Price was the only favorable element of Little Caesars pizza, the cheapest on our list. Judges cited inconsistent and unbalanced ingredients. This chain is strictly carryout.
Little Caesars fared poorly in our comparison of four pizza chains. Several of the 11 tasters likened the product to frozen supermarket offerings -- and to a value brand, at that. We tasted both a plain cheese pizza and one with half pepperoni and half green pepper and onion. The dominant complaint in the judges' Little Caesars reviews was a lack of consistency. As one taster put it, the cheese pie was "really saucy" but the pepperoni pizza had "too much crust and not enough sauce." Several taste testers described the sauce as "tangy" and the crust as "flavorless," and neither description was meant as a compliment. The quantity of veggie toppings on the pizza was deemed "absurd" (as in, way too much) -- an assessment shared by several testers -- and some said the toppings didn't seem fresh.
Little Caesars has a handful of sit-down restaurants, but carryout is the primary option and has been since the chain’s 1959 launch. We had to call twice to place an order for pickup; the first time no one answered at the nearest Columbus, Ohio, outlet. Although we sat on hold for 10 minutes the second time around, the requested pies were waiting for us when we arrived to pick them up 10 minutes later. The quick turnaround is aided by Little Caesars' Hot-n-Ready concept. The stores make up pizzas in advance and keep them warm until a customer walks in to take one home. The cheese version is well-known for costing a mere $5 and the pepperoni costs the same. Alas, our tasting and a similar test by editors at Epicurious suggest that the system sacrifices freshness, prompting comparisons to frozen pizza. (The company recently began demoing a more “high tech,” Reserve-n-Ready mobile-ordering concept at certain venues that would allow customers to skip lines entirely and pick up pre-paid, customized and made-fresh pizzas from secured compartments using special access codes. Perhaps it will be a game changer.)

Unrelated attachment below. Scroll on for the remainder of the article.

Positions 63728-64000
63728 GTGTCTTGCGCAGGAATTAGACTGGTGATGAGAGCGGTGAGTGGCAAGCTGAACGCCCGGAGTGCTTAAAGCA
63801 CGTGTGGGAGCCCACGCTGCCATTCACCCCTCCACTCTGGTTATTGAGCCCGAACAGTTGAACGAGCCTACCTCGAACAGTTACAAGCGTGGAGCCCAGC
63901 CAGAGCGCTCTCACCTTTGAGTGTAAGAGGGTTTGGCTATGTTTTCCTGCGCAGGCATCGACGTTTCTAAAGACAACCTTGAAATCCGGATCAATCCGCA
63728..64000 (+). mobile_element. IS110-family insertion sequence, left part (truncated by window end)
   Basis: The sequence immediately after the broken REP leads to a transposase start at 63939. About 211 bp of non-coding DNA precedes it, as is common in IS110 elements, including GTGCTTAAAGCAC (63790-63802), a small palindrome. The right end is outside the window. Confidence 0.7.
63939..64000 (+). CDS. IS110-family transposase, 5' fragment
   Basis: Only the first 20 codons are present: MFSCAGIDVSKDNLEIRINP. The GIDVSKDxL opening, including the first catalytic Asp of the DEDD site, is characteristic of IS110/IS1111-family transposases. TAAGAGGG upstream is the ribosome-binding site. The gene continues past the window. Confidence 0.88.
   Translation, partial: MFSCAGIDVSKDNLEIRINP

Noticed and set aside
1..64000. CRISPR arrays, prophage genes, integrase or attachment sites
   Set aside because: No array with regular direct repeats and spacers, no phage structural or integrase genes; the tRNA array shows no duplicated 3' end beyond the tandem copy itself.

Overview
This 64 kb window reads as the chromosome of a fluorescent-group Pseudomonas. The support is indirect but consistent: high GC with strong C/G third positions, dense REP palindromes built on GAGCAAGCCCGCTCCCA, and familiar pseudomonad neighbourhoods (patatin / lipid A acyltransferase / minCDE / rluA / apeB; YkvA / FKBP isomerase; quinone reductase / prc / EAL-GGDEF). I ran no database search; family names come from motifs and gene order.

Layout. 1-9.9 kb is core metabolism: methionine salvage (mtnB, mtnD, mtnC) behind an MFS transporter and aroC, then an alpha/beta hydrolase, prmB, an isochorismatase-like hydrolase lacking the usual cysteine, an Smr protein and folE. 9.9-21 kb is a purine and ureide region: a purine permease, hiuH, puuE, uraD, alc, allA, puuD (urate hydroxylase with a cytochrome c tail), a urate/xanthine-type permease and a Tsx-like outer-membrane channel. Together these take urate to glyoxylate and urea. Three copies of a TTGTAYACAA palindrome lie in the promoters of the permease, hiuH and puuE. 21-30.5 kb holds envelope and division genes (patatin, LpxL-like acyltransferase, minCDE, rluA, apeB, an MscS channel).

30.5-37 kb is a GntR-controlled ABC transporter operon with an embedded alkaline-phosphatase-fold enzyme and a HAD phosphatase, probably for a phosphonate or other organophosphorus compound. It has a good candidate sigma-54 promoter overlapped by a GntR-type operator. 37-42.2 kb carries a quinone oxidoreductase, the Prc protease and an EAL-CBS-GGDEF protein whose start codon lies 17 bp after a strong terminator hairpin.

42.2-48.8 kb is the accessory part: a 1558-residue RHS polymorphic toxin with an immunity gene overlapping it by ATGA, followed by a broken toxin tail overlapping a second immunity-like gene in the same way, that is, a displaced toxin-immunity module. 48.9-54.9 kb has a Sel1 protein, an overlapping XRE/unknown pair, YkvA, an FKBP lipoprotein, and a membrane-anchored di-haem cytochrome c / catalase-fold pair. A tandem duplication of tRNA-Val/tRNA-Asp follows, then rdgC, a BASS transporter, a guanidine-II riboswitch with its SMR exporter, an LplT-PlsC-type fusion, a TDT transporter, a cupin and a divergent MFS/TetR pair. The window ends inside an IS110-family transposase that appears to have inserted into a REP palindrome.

Little Caesars offers a comparatively small menu. There are three Hot-n-Ready pizzas plus a handful of other pizza options. Adding a topping to a Little Caesars pizza costs $1.50. The chain also sells wings, Italian bread, breadsticks, and their signature Crazy Bites. A large slice of cheese pizza contains 250 calories and 8 grams of fat and a pepperoni slice has 280 calories and 11 grams of fat. The vegetable toppings we ordered are considered a custom pizza, and we could find no available nutrition information.
Anyone remotely familiar with the chain probably remembers the Little Caesars slogan "Pizza! Pizza!" It refers to a previous offer of two pizzas for the price of one pizza (from competitors). That promotion has long been replaced, but the tagline and the promise of value pricing are still associated with Little Caesars. The company claims more than 4,500 locations worldwide and by some estimates close to $4 billion in revenue.
Little Caesars was the cheapest of the pizza chains we reviewed, by a wide margin, but the pizza experience didn't prove worth the savings. If you need to feed a crowd for less, this chain might be the one to call. Otherwise, make a different choice.